One of the trickiest issues with designing any novel game is the interface. If you’re putting together a first-person shooter or a MMORPG it’s easy – you just do what everyone else has done before, unless you really think you have a brilliant new idea. (Chances are good that you don’t.) Any game more complicated than that and you’re going to need to invent something new.
One of Katamari Damacy’s (many) charms was its two-axis control system. While that control scheme wasn’t new (Virtual On’s twin sticks come to mind, and I’m certain VO didn’t create it either) it provided quite a lot of control over your Katamari – not the most precise control, but you never found yourself saying “if only I could move to the left”. You didn’t fight with the interface. You fought with the Katamari sometimes, but the player ended up saying things like “man, a large katamari is really hard to maneuver”, not “this interface is terrible and I think the game designers should be shot.”
I’ve played games where the latter happened. They aren’t fun.
For any game with novel mechanics, you’re going to have to make certain that the player can pick up on the key assignments quickly. Fighting with your controller isn’t fun, even when fighting with the monsters can be. The game industry is littered with games where the interface hurt what could have been a great game (PN03, Red Steel) and where a well-built interface sent a game from “good” into “great” (Abe’s Oddysee, Guitar Hero).
Interface design in Devastation Net has been problematical since the very beginning.
First off, D-Net is meant to be played with game controllers. This isn’t a problem on an actual game console. A PC, however, is not a game console. When you plug a controller into a conventional game console, the console knows which button is which. Your PS2 has no trouble distinguishing between the “circle”, “square”, “triangle”, and “cross” buttons. On a PC, a game controller shows up as a pile of axes and buttons. A PS2 controller, as far as my computer is concerned, is four axes, twelve buttons, and a hat switch.
There isn’t standardization on which button is which. The buttons are in a random order, depending on the manufacturer of the controller or adapter. Even the axes might be mirrored – you can rely on the first two axes, but when you have a dual-stick controller (like all the modern standard controllers) the remaining axes might be in any order.
Partly, I could avoid this problem simply by not using gamepads. I admit I’m taking a more difficult position on this one than necessary, and of course I do support keyboards. But D-net is designed so that you can support a dozen players on a single computer – and for that, you fundamentally need gamepads.
Making those gamepads useful has been a problem in itself.
In most areas, you can find UI experts who will do excellent jobs of designing an interface for you. This is because the principles of UI design are mostly understood by now. We know where to put buttons, we know how to lay out screens so humans can comprehend them.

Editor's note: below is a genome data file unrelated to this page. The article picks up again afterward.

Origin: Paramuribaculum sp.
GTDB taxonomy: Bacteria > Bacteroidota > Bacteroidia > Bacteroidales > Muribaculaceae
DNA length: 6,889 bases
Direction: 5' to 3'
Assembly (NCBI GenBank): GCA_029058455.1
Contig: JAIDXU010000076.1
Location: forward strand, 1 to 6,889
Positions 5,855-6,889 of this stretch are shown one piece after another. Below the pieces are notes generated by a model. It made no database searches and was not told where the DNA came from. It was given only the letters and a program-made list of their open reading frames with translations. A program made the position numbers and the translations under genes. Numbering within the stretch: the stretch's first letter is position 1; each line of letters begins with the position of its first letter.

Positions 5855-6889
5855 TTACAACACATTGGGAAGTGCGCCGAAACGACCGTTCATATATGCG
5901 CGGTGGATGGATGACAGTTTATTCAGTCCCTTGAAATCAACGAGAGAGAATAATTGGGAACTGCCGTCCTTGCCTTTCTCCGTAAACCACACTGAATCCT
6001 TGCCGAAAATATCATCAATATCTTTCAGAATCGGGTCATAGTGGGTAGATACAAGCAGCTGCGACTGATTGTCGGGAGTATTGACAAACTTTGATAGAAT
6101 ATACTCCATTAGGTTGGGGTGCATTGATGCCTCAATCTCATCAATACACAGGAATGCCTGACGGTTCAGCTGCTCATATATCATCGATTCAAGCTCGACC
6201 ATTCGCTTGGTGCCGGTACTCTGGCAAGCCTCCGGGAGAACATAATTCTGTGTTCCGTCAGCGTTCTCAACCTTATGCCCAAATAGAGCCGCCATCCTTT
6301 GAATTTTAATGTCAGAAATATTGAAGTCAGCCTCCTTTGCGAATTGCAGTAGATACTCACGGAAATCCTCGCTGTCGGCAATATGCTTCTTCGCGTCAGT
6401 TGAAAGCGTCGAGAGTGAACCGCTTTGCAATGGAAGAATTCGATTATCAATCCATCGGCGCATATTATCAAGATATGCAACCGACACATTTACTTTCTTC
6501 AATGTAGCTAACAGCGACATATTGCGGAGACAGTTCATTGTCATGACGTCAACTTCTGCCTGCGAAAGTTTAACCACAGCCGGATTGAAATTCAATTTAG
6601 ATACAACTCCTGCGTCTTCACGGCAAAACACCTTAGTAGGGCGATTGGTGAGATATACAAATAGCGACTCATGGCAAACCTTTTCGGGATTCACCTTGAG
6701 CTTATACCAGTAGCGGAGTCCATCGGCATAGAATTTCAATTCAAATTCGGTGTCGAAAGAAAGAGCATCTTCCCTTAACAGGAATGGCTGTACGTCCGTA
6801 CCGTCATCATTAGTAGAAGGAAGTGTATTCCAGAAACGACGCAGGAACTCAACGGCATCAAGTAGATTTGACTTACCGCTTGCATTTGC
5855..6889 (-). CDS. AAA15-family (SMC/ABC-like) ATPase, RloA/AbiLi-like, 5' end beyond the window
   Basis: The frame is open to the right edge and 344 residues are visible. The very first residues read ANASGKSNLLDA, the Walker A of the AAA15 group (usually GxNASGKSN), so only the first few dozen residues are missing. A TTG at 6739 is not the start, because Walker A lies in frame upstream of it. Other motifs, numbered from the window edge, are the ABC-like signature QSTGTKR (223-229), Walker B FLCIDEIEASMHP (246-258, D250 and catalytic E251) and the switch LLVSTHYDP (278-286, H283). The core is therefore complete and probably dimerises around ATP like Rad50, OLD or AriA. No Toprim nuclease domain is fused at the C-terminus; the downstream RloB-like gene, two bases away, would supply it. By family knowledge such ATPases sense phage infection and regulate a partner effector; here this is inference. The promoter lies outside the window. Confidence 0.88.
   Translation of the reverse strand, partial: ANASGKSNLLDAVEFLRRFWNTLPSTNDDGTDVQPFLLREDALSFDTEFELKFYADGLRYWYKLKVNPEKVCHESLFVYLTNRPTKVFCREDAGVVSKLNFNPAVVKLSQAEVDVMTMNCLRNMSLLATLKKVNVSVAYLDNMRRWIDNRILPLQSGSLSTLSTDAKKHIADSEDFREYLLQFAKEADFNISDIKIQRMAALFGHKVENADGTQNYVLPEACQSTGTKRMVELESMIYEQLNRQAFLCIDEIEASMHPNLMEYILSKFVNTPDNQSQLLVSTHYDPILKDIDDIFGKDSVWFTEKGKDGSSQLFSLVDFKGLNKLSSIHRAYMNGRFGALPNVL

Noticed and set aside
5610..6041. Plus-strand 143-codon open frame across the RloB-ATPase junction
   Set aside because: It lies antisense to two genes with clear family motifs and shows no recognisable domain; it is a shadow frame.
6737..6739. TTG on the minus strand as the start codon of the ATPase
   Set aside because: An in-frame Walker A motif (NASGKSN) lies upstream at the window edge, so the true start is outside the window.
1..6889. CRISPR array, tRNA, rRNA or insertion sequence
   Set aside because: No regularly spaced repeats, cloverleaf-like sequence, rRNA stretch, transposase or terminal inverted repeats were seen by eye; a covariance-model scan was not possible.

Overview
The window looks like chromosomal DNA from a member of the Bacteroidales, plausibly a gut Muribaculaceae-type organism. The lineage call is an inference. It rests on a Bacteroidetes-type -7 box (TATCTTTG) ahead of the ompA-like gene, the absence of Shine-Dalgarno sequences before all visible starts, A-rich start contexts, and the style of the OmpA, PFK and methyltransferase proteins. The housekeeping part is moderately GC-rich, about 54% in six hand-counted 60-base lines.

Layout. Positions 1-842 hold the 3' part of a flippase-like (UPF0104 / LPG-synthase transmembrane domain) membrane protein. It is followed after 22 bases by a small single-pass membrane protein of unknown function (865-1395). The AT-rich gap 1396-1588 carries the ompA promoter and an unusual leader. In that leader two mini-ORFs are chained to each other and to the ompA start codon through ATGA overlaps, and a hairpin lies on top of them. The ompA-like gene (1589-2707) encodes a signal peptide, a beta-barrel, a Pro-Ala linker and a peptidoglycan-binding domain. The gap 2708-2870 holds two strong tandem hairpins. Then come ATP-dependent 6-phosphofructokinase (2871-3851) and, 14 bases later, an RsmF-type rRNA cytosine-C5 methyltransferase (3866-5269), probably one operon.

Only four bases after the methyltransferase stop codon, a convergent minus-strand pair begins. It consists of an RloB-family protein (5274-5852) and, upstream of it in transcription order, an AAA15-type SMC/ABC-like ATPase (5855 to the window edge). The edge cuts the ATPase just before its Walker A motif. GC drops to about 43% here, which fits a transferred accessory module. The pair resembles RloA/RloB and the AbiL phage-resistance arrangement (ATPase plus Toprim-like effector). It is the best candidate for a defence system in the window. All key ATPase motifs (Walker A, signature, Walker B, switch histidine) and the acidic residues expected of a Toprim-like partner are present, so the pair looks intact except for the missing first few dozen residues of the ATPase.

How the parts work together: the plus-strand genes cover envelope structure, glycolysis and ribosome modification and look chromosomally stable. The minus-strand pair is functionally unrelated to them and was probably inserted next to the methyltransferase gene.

Games are tougher. The only time a game needs a serious amount of thought on the controls is when the game is trying to do something new. If I was writing a first-person shooter on the PC I would just duplicate Unreal Tournament’s controls. There just aren’t many top-down tank games, though, and there are even fewer that work with game controllers.
I ended up with a few different control methods. The standard mode was the obvious one – one axis for turning your tank, one for moving forward and backwards. Next I had a more automated mode, where you would move the stick in the direction you wanted your tank to go and the computer would try to figure out how to do so. And finally I had a mode inspired by Katamari Damacy, where you would control each tank tread separately. With each of these modes, each axis could be chosen separately by the player.
The computer-controlled mode quickly proved a dismal failure. The computer would happily drive into walls, and trying to write enough intelligence into it to not do so was difficult at best. On top of that, I didn’t want the player’s tank to be controlled by a computer. It’s a player-vs-player combat game – not a computer-vs-computer combat game.
Katamari Damacy mode was a failure as well. With D-Net style tank combat, you spend a lot of time rotating in place trying to aim, or moving directly forward and backwards when you’re aimed properly. Doing this with two treads was simply difficult – it was fun, but it wasn’t particularly intuitive.
Standard Mode, as people usually set it up, was surprisingly ineffective as well. Most people would make a single stick do both turning and moving – move the stick left to turn left, move the stick forward to go forward. But those two, again, are things that people want to do separately.
It turns out the best control method (at least, the best we were able to find) is to have “forward/back” on the left stick, and “turn left/right” on the right stick. In fact, it’s so much better than the others that everyone quickly started using it.
As a result, that’s the one D-Net now suggests. In fact, I’ve removed all support for the computer-controlled mode and for Katamari Damacy mode. To a large extent, more options is just confusing – adding dubious control methods doesn’t make a difficult-to-manage game any easier.
At the beginning of this project, the controls were hardcoded. In the middle I had more options than anyone wants. Now, I’ve got a control scheme that’s simple and very effective.